It seems like anyone with a digital presence is creating original video programs these days. I admit it, I was skeptical when AOL entered the fray en masse with 16 new programs this Spring.  Fast forward to the autumn, and you can see that advertising on Internet TV programs now accounts for 38% of AOL’s non-search revenue.

In an unrelated story, Forrester declared that online ad spending would surpass TV in the next two years. But one has to ask, is that really true?

See, I think Forrester is thinking in pipes.  With one pipe you have cable and broadcast television, and on another pipe — the Internet — you have TCP/IP-based or online ads.

But if video is becoming the dominant content form on the Internet, is it accurate to say that TV advertising is diminishing? Instead, what we are seeing is a movement from video on a few channels, via cable and broadcast, to widespread video content on diffused channels.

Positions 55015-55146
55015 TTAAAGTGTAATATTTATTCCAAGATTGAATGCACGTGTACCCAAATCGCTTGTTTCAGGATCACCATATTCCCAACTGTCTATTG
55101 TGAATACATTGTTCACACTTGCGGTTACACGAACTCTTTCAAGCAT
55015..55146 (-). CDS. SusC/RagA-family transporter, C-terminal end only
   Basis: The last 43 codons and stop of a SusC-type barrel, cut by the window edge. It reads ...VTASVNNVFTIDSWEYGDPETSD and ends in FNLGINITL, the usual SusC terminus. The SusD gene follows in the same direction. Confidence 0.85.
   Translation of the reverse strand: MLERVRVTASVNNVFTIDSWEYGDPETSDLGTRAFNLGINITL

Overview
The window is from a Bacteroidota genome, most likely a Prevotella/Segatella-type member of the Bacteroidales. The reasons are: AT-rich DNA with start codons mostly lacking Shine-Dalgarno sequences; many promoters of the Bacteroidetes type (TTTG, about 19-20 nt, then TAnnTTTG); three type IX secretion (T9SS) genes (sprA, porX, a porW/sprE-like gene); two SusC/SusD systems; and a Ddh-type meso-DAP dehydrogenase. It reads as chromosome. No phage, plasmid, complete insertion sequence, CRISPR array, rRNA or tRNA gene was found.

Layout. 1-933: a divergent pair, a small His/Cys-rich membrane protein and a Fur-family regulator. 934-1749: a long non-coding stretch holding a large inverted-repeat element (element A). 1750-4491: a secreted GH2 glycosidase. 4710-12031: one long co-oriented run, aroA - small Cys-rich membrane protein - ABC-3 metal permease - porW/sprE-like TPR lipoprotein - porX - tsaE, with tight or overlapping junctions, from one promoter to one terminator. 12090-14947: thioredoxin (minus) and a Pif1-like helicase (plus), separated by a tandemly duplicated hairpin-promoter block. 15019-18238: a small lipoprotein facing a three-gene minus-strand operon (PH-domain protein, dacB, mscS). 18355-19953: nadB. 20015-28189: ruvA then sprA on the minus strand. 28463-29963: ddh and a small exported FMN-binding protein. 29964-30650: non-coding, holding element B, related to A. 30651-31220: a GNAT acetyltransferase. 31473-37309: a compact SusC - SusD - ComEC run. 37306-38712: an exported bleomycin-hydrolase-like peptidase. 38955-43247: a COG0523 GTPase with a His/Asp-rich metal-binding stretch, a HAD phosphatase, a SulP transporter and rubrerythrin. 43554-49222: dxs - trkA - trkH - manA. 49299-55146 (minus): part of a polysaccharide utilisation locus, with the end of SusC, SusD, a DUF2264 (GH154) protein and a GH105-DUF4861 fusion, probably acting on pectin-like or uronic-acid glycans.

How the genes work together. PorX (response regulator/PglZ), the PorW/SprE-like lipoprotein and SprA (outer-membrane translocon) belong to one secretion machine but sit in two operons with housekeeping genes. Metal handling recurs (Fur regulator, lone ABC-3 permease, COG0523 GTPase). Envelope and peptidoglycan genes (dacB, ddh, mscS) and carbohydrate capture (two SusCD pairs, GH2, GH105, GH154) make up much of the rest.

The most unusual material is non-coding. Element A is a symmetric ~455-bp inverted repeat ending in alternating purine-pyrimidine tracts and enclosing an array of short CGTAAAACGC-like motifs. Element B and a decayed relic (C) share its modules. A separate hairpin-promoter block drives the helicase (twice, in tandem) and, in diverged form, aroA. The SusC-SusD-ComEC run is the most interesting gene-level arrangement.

It’s not that the Internet is killing video or TV revenue. Video is killing video revenue.

All the social media, search and blog network advertising is nifty, too, but let’s not kid ourselves.  People love video content first and foremost.  It’s just that younger people are finding new ways to watch it.  Call it cord cutting or cord shaving or just online video, Internet programs are the immediate future for TV, something that both CBS and HBO have recognized.

Geoff Livingston is Capitol Communicator’s Media Strategist.  He also is an author, photographer and founder of Tenacity5.

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